AE Presents: "Characterization of Microstructure and Damage Evolution in Advanced Aerospace Composites Using X-ray Computed Tomography"

Event Details
  • Date/Time:
    • Friday November 22, 2019
      2:00 pm - 3:00 pm
  • Location: Montgomery Knight Room 317
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Summary Sentence: A Talk by Prof. Michael Czabaj

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"Characterization of Microstructure and Damage Evolution in Advanced Aerospace Composites Using X-ray Computed Tomography"




Prof. Michael Czabaj

Assistant Professor | Mechanical Engineering
University of Utah 


Friday, November 22
2 - 3 PM

MK 317

About the Talk:
In recent years, high-resolution X-ray micro-computed tomography (mCT) has emerged as a preferred method for imaging microstructure and damage in a variety of natural and engineered materials. For advanced aerospace composites, X-ray mCT has been successfully used to study 3D formation and evolution of delamination and transverse fracture, fiber tensile and compressive failure, fatigue-induced damage, and damage resulting from extreme thermomechanical environments. In addition, X-ray mCT has been used for imaging the internal microstructure of composites, including location, shape, and size of reinforcing fibers, voids, and manufacturing-induced flaws. As such, the 3D image data derived from X-ray mCT has challenged the way in which we perceive the interplay between the underlying microstructure of composites and their long term damage resistance and tolerance.

In this talk, I will begin by giving a short overview of X-ray mCT, including a brief discussion on the advantages and disadvantages of existing lab- and synchrotron-based X-ray mCT systems. I will then discuss two examples of using X-ray mCT to study composite systems that are of interest to the aerospace community. In the first example, I will discuss our attempt to image the entire life cycle of SiC/SiC ceramic-matrix composites, focusing primarily on the evolution of porosity and shrinkage cracks during multi-step polymer infiltration and pyrolysis. Next, I will describe a new in situ imaging experiment, conducted at the Advanced Light Source beamline 8.3.2, to image initiation and evolution of transverse cracks in polymer matrix composites subjected to flexure. I will conclude my talk by describing my group’s efforts to develop a new synchrotron-based nano-tomography beamline at the Advanced Light Source and the associated challenges with collecting, processing, and analyzing large quantities (i.e. TBs) of X-ray mCT image data.​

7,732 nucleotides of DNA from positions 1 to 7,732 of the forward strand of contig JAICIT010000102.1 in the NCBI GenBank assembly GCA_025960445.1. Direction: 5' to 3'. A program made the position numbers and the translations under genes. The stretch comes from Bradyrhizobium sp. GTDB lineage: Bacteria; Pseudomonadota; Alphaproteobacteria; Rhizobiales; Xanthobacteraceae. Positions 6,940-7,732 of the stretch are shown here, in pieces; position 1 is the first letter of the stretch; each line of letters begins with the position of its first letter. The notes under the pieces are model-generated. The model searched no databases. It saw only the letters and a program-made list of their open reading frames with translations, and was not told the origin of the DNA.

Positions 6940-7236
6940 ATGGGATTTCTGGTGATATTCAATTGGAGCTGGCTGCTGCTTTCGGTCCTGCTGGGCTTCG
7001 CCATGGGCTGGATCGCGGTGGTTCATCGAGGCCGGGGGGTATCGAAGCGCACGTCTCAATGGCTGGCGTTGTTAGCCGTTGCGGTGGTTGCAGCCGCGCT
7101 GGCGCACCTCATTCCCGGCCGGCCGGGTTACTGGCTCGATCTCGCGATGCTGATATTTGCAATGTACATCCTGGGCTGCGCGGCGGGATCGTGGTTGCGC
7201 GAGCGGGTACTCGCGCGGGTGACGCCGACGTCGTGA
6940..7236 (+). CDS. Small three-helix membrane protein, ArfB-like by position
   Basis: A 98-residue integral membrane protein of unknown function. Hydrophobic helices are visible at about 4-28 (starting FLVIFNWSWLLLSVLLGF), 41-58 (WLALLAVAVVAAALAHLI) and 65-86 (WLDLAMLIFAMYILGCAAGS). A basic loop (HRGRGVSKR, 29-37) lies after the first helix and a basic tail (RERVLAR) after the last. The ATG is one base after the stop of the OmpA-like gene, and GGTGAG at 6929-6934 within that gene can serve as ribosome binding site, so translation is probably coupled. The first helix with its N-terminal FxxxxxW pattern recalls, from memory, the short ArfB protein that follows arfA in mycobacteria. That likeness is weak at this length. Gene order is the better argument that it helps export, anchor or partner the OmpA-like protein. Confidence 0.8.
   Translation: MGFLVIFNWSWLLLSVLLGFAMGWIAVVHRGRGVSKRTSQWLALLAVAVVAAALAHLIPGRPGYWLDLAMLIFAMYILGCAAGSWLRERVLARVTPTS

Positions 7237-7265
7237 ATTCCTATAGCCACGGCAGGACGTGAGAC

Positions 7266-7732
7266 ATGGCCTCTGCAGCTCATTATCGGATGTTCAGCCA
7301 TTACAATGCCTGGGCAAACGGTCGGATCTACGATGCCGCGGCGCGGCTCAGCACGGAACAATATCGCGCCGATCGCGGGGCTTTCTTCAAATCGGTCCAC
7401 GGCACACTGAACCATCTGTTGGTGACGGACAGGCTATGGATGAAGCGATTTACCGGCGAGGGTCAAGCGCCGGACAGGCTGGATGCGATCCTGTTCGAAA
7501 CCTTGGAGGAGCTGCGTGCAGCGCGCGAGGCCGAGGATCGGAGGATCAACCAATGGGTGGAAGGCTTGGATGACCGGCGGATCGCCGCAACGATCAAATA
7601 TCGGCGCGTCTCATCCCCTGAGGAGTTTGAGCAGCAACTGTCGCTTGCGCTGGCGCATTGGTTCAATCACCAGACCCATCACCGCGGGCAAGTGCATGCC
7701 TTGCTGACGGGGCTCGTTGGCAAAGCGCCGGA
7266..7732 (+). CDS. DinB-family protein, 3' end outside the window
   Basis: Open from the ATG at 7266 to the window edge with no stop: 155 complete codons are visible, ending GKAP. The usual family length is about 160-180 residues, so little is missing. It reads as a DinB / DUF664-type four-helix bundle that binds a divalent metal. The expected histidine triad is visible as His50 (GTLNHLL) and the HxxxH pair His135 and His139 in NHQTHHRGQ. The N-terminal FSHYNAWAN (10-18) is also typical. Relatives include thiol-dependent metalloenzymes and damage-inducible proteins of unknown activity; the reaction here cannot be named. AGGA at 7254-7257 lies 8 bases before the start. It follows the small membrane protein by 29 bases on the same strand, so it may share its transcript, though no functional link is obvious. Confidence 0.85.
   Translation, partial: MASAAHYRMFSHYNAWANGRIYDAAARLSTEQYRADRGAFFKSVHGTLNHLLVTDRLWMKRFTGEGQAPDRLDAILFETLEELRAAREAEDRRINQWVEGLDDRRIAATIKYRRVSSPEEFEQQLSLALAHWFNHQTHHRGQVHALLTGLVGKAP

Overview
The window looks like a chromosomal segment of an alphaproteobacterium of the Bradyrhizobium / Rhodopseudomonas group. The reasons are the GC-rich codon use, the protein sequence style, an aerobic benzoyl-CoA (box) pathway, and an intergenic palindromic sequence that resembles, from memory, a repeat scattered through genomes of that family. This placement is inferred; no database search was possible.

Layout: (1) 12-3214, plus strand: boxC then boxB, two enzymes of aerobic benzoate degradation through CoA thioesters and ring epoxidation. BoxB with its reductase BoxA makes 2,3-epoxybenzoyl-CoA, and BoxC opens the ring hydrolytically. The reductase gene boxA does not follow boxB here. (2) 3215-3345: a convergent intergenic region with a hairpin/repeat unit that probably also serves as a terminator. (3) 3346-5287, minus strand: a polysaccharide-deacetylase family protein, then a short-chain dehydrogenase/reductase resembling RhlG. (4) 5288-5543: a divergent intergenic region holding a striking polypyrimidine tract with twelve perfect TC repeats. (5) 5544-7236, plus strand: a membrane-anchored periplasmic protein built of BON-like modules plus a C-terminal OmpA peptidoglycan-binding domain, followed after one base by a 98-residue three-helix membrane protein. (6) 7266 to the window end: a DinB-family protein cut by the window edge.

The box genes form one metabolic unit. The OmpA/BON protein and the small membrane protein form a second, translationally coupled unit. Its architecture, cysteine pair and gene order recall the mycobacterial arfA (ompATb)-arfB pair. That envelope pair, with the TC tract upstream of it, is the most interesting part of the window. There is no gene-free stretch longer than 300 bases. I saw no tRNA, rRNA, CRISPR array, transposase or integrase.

About the Speaker
Dr. Michael Czabaj is an assistant professor in the Department of Mechanical Engineering at the University of Utah and is a director of the Utah Composites Laboratory. Dr. Czabaj’s research interests are in the broad area of experimental and computational mechanics of composites, with specific focus on fracture mechanics, micromechanics, and nondestructive imaging using X-ray computed tomography. Prior to his position at the University of Utah, Dr. Czabaj was a Materials Engineer at NASA Langley Research Center. Dr. Czabaj received his doctorate in Theoretical and Applied Mechanics from Cornell University and bachelor’s degree in Aerospace Engineering from Syracuse University. 

Additional Information

In Campus Calendar

College of Engineering

Invited Audience
Faculty/Staff, Postdoc, Public, Graduate students, Undergraduate students
aerospace engineering, Mechanical Engineering, microstructure, composites, Tomography, aerospace
  • Created By: Kelsey Gulledge
  • Workflow Status: Published
  • Created On: Nov 14, 2019 - 12:47pm
  • Last Updated: Nov 14, 2019 - 12:47pm